An alleged Laos drug lord linked to some of Thailand’s rich and famous denied being a major player in the regional narcotics trade when he appeared in a Bangkok court Tuesday.
Xaysana Keopimpha, 42, was nabbed by Thai police on his way through Bangkok’s main airport in January, shining a rare spotlight on communist Laos’ shadowy role in the Southeast Asian pill trade.
Narcotics cops alleged he was an “international drug kingpin” and trumpeted his capture in a part of the world where major cartel figures are not big names in criminal folklore and are rarely caught.
The heavy-set Xaysana faces a string of charges including drug smuggling and possession — mainly of methamphetamine, which is known in Thai as “yaba” or crazy medicine for its effect on addicts.
“He denies all the charges,” said his lawyer Vorakon Phongtanakul, adding his client had also backtracked on a confession he allegedly signed in police custody.
“He didn’t understand Thai laws, and officials told him he could change his plea at court,” Vorakon said.
Under Thai law the maximum penalty for drug smuggling is death though the country has not executed anyone for years.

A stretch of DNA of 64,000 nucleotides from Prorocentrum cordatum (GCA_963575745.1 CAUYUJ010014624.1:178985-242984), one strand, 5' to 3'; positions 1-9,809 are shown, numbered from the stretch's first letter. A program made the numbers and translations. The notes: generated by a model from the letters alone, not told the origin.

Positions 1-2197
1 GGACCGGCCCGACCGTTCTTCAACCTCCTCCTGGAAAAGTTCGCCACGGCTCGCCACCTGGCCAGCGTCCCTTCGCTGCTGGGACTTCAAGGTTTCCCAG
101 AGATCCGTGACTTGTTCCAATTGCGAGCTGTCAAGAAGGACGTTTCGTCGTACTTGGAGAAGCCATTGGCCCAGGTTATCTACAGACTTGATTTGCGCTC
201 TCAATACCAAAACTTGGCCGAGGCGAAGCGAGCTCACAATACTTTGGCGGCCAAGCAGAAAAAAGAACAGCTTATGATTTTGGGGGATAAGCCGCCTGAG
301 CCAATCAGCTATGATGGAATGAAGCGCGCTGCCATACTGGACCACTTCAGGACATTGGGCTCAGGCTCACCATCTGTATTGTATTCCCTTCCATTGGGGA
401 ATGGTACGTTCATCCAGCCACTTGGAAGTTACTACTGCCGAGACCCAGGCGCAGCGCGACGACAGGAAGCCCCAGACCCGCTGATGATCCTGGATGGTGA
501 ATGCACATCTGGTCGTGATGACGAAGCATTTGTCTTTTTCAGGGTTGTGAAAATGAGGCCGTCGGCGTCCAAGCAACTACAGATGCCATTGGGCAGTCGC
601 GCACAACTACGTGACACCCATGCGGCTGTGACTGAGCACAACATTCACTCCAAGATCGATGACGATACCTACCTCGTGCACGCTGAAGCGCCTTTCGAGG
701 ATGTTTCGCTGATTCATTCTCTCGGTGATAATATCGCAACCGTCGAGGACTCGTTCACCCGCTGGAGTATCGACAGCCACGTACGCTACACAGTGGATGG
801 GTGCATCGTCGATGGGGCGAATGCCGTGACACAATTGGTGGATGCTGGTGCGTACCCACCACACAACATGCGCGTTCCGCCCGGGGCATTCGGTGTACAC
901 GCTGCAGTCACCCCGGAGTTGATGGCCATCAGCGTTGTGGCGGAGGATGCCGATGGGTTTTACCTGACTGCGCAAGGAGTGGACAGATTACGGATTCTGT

Xaysana’s arrest drew widespread coverage in Thailand after police said a string of celebrities, including a famous soap opera star, and wealthy individuals were linked to his smuggling network.
Thai police have linked him to a massive seizure of 1.2 million methamphetamine pills made shortly before his arrest. Such pills are hugely popular across Southeast Asia.
The Golden Triangle, a region in the borderlands of Thailand, Myanmar, Laos and southern China, is the world’s second largest drug-producing region after Latin America.
Large amounts of opium and heroin and hundreds of millions of methamphetamine pills are churned out in remote jungle labs each year and smuggled through the Golden Triangle across Asia and beyond.
Porous borders and rampant corruption have allowed the lucrative drug trade to flourish.
Yet compared to Latin America, cartel leaders face little risk and garner none of the public notoriety.
Drug experts say Thai, Chinese, Myanmar and Malaysian police make frequent arrests and seizures but rarely catch any top figures, and there is little information on Xaysana’s seniority in the criminal chain.
Laos is seen as a particularly weak link in efforts to combat the trade.
Thai police say Xaysana flaunted his wealth, owning a string of luxury sports cars — some of which were seized by police — and traveling frequently to Bangkok where he held parties for members of the city’s so-called “hi-so” (high society) elite.
A photo of the suspected drug lord posing with relatives of a former Laos prime minister also raised eyebrows.
The ex-premier’s daughter-in-law later told Radio Free Asia the photo was taken “by accident” and Xaysana was only a casual acquaintance.